Virtual Families

MarcusVirtual Families is the latest addition to the impressive lineup of simulation games from Last Day of Work, makers of the Virtual Villagers series. Virtual Families takes the basic concepts of Virtual Villagers and brings them home ’ literally. No longer are you concerned with a village of people trying to survive the ravages of the wild. Now it's just a single family in a single house. While the concept may seem over-simplified when compared to Virtual Villagers, you'll find that it's less about simplifying the game and more about concentrating on the details.

Virtual FamiliesYou begin by adopting your first virtual person. This is a very important choice to make early on, as the attributes that you settle on will affect how the rest of the game plays out. You can go through any number of different people to adopt. Each has their own physical appearance, profession, salary, likes and dislikes, and opinion on whether or not they want children. This last attribute is of particular importance. Couples who do not both want children can still have children, but you will have to work extra hard to keep them happy. Depending on how you want your virtual family to run, choose wisely.

Once adopted, your person moves into their house. You start immediately showing your person where and how to do certain things. Depending on their profession, show them their work area, be it the computer room, the shop outside, or the kitchen. Place them on the various pieces of litter scattered about the house and show them how to keep the place tidy. If you have played any of the Virtual Villagers games, you'll already understand the mechanics at work here. As your person learns behaviors, you can use one of two paddles to either praise them for an appropriate behavior, or to punish them for an inappropriate behavior.

As the game plays on, you will receive marriage requests from various suitors. Each have their own attributes, professions, and likes and dislikes, and views on children. The important thing here is to find one that is the best match for you little person, although the temptation to go after the one with the big, fat bank account and well-paying career will be hard to resist.

Virtual FamiliesWhether you choose to remain single or to take that marriage proposal, the next thing to think about is growing your family. As a single parent, you will be given the opportunity down the road to adopt a child. As a married couple, you can try to make a baby at any point in the game. Keep in mind that there are factors involved in this process, such as how long it has been since the last pregnancy, the mood of either of the parents, etc. It's not 100% guaranteed to produce offspring, but it usually does. Once a child is born, the mother will have control for the first few months. After that point, the child will be another member of the family, which will require the same behavioral shaping as the parents once did.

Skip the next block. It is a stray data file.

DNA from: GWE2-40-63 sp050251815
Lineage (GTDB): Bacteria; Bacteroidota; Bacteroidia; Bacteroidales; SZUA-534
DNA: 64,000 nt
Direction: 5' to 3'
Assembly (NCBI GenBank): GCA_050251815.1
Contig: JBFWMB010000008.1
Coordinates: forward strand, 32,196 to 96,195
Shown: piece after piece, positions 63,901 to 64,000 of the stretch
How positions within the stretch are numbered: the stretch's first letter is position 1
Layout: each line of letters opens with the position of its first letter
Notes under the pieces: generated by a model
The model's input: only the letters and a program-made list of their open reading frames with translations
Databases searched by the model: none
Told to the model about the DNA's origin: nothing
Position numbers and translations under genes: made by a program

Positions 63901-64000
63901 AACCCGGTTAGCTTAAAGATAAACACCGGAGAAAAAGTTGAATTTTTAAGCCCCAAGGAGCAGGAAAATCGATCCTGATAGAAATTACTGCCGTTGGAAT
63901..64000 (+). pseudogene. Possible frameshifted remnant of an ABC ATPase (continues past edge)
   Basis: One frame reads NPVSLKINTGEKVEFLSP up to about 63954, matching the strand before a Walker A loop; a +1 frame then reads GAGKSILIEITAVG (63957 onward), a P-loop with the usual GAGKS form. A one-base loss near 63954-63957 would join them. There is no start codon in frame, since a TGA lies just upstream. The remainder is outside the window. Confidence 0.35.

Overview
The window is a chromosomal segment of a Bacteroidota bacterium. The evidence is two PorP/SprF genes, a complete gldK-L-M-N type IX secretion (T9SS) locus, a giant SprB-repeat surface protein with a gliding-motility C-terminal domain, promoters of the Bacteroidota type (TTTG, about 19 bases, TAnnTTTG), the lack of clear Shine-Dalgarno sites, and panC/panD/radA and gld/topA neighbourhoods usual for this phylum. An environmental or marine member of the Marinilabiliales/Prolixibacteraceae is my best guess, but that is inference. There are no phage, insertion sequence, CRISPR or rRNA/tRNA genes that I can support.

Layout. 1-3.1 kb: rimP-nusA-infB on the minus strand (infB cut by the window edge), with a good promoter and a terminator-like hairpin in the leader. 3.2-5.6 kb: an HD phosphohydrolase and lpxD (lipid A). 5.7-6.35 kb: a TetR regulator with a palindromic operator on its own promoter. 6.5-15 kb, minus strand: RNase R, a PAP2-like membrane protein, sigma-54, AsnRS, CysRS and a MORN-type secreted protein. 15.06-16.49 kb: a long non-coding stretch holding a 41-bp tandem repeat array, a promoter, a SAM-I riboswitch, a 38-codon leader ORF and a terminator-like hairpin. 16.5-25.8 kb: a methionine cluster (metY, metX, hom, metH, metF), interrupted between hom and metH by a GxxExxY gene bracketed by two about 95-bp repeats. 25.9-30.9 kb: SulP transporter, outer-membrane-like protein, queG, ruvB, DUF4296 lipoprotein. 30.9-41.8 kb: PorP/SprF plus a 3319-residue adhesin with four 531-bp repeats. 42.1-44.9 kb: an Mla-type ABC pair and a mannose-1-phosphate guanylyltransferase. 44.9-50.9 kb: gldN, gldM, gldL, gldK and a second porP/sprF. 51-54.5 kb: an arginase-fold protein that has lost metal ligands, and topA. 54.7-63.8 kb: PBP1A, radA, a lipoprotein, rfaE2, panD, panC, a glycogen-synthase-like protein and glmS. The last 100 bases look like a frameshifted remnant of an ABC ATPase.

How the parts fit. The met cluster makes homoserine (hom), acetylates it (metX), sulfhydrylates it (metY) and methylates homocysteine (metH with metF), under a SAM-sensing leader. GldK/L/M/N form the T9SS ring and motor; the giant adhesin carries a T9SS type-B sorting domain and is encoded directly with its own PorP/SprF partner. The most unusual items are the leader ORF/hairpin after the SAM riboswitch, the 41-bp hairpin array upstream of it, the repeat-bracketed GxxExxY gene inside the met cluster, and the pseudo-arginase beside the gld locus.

There are a number of other things that can and need to be done around the house during the course of the game. You'll notice almost immediately that the floor is in disrepair in sections of the house. There are a number of other problems, as well, such as the leaky watering hose outside, or the garden shed without a door handle. Many of these problems will require the purchase of tools and other items to complete which of course will require funds, so your career of choice is very important.

You can also use money to buy upgrades to your house. You can get things like new bathroom fixtures, a new flat-screen television for the living room, or a peaceful, tranquil aquarium to spend some time with. You will also eventually be able to buy upgrades to you work centers. All of these will affect different aspects of you family, be it happiness, career, or salary.

Just like Virtual Villagers, Virtual Families continues to run even when the game isn't open. It is an important aspect of gameplay, since your family will continue to evolve, even when you are not around. As long as they have food your family can survive a couple of days without interaction, but if you are not going to be able to play for a couple of weeks, you may want to go in and pause the game before quitting. You don't want to come back to a house full of skeletons, do you?

Children that you have will grow to about 18 years, and then go off to college. When it is time for the current generation to move on, you will be given the option to give the house and all of its assets to one of your kids. At that point, they will move in and the game cycle will start again. Going to the Family Screen will allow you to keep track of multiple generations of people that have lived in the house. How many generations can you create?

Analysis: At first glance, Virtual Families seems like little more than a stripped-down version of The Sims. The limited affect that you have on the environment of the home and the house itself is quite evident. You don't have the option of creating a different living space for your families; you can't even move the furniture to a different part of the room. With the exception of upgrades, there is little you can do the physical house. This allows you the time to focus on the interactions with your little people.

The level of interaction with the virtual people in the game is totally up to you. Unlike The Sims, you do not have to watch your person's every move. Your virtual people will do things like get up in the morning, go to work, and eat without extensive prodding from you, as long as they have the supplies and materials required to complete a task.

I've never been a huge fan of the character designs for the Virtual Village series, and the characters in Virtual Families are almost identical. Something about the way the head gets positioned on the body at times, depending on what the person is focusing on as opposed to where they are walking, or what they are working on, just seems unnatural.